At home, she’s a wife and a youth soccer referee. But in the summer of 2011, as she prepared for her first overseas deployment with the Coast Guard’s Port Security Unit (PSU) 305, Tiffany Foranda demonstrated that she’s also a maritime law enforcement specialist, undergoing pre-deployment training at Joint Base Langley-Eustis in Newport News, Va. “I just finished water survival training,” she said. “We practice manning entrance control points – checking IDs and vehicles, making sure everything is safe around the base. Since we’re on shoreside security, we practice shooting firearms, takedowns, handling people in different situations.”
The members of PSU 305 were told that they were headed to the Middle East, to help keep watch over Defense Department personnel and shipping infrastructure. When asked where in the Middle East she was headed, Foranda gave the only answer a member of PSU 305 could give: “I don’t know. But I’m extremely excited.”
The Coast Guard’s eight PSUs have been rotating in and out of places such as Kuwait, Guantanamo Bay, and Iraq. Even among the Coast Guard’s Deployable Specialized Forces, they are unusual. They’re comprised mostly of reservists like Foranda who live their lives apart from the Coast Guard, except for one three-day, intensive training weekend each month. The PSUs are staffed by 140 reservists and six active-duty personnel.
For PSU reservists – law enforcement officers, students, clerks, teachers, construction workers, firefighters, and other professionals, many of them with families – readiness is essential. Units cycle into six-month periods of “go-team” status, which means they’re required to deploy within 96 hours’ notice, either domestically or overseas. Recently, PSU 307, out of Florida, was deployed to assist with recovery after the 2010 Haiti earthquake. “We provide not only port security such as antiterrorism and force protection for facilities and shipping, but humanitarian assistance,” said PSU 305’s commanding officer, Cmdr. Mike Ferullo. “We roll with a full medical unit. I have a physician’s assistant and an independent duty corpsman.” Once in the field, a PSU is expected to be completely self-sufficient for 30 days – its members often spend days eating only Meals, Ready-to-Eat – except for its supplies of fuel and drinking water.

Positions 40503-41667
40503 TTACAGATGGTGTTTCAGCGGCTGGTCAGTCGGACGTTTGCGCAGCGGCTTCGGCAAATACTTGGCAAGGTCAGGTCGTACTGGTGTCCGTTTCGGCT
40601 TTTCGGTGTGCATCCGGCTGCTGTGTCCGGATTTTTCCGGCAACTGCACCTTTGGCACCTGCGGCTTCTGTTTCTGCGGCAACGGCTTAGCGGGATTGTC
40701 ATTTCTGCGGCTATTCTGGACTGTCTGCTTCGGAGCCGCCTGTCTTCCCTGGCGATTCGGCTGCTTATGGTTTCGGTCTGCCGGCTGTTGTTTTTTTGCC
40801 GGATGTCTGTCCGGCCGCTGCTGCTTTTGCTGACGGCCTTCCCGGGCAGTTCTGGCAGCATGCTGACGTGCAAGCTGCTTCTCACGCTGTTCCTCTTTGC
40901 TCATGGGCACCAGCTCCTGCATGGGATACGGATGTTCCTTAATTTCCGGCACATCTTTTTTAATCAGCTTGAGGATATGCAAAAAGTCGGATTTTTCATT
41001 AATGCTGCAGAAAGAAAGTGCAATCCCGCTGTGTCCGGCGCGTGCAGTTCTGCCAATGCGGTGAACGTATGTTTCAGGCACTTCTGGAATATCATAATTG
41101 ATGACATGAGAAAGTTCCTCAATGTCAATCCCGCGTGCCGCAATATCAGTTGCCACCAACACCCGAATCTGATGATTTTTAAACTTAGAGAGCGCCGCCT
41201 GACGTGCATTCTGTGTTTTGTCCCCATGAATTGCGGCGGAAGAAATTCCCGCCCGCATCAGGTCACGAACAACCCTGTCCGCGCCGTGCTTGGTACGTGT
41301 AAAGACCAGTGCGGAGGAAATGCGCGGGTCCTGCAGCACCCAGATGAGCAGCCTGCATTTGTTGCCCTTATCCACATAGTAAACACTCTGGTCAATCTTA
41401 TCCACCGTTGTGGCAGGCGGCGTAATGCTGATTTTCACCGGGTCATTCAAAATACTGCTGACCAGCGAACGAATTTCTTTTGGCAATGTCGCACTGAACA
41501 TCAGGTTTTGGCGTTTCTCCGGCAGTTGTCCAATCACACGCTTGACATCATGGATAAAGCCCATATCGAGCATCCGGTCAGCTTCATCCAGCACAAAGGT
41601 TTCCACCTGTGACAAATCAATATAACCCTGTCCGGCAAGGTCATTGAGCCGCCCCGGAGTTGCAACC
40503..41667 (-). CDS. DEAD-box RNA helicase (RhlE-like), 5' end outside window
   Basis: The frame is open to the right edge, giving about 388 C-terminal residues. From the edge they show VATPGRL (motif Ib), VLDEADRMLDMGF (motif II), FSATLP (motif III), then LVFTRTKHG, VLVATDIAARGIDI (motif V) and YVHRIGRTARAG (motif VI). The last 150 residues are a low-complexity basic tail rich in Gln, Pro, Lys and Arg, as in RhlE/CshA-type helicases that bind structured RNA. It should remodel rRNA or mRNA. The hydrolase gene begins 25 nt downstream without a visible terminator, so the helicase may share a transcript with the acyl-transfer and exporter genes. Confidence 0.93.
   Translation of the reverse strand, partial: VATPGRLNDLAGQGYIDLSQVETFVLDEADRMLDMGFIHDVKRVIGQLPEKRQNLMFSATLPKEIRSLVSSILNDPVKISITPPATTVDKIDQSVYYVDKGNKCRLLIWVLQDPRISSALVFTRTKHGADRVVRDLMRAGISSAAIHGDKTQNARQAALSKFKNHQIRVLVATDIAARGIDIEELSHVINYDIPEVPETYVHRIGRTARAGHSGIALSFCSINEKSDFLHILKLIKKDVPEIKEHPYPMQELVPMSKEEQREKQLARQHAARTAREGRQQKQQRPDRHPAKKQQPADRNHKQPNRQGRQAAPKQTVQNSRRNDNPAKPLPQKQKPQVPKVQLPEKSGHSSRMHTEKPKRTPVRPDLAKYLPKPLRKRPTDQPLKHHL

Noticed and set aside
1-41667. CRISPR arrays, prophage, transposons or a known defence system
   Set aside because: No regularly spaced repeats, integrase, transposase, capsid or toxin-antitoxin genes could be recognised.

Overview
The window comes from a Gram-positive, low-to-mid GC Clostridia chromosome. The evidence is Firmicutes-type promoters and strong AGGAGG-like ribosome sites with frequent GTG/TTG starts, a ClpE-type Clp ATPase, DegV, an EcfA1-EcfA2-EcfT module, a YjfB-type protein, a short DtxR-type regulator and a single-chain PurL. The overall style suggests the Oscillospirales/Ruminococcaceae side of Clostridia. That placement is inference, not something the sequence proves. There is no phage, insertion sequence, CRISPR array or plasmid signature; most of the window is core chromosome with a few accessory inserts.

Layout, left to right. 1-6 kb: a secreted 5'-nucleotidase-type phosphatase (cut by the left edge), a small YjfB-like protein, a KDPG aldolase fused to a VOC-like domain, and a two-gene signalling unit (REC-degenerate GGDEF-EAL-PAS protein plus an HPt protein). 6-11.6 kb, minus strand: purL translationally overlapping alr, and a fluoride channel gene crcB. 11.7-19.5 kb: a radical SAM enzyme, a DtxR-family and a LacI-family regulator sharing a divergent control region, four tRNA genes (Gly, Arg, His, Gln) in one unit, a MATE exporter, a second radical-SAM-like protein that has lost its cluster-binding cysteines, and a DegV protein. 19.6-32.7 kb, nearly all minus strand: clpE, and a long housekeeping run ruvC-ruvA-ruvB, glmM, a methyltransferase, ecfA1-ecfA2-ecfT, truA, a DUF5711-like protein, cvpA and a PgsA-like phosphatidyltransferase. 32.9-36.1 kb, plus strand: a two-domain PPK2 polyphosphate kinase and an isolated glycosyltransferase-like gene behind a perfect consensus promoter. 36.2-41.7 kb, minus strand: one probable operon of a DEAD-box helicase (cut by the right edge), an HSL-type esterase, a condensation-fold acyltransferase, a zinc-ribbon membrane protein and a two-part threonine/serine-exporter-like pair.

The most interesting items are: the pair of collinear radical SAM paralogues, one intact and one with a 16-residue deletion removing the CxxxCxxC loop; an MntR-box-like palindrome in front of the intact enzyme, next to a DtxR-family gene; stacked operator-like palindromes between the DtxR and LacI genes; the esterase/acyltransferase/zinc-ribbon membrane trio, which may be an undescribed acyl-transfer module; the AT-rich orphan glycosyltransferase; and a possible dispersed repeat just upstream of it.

PSU training is intensive. All members attend port security basics school at the Joint Maritime Training Center at Camp Lejeune, N.C.; some attend the Air Force’s Phoenix Raven program for training security forces in the air and on the ground. While the training itself is delivered in a long, intense three-day weekend, it’s a mistake to assume unit members are finished with the Coast Guard once they leave. Maritime Law Enforcement Specialist 1st Class Luis Rivera, with PSU 305, describes a typical training weekend: “My drill this month started on Friday at 7 a.m. On Saturday and Sunday, my days generally start at about 4:45 a.m., and on Sunday things will probably end at around 7 p.m. Then I’ll go back to work on Monday. But what many people don’t understand is that I’ve worked every day this month for at least a couple of hours, either dealing with Coast Guard-related paperwork or just communicating with troop members, speaking to their family members or just touching base with my division officer or the skipper in my master-at-arms capability, to make sure all of my junior members are taken care of and that everybody is going to be safe and secure.”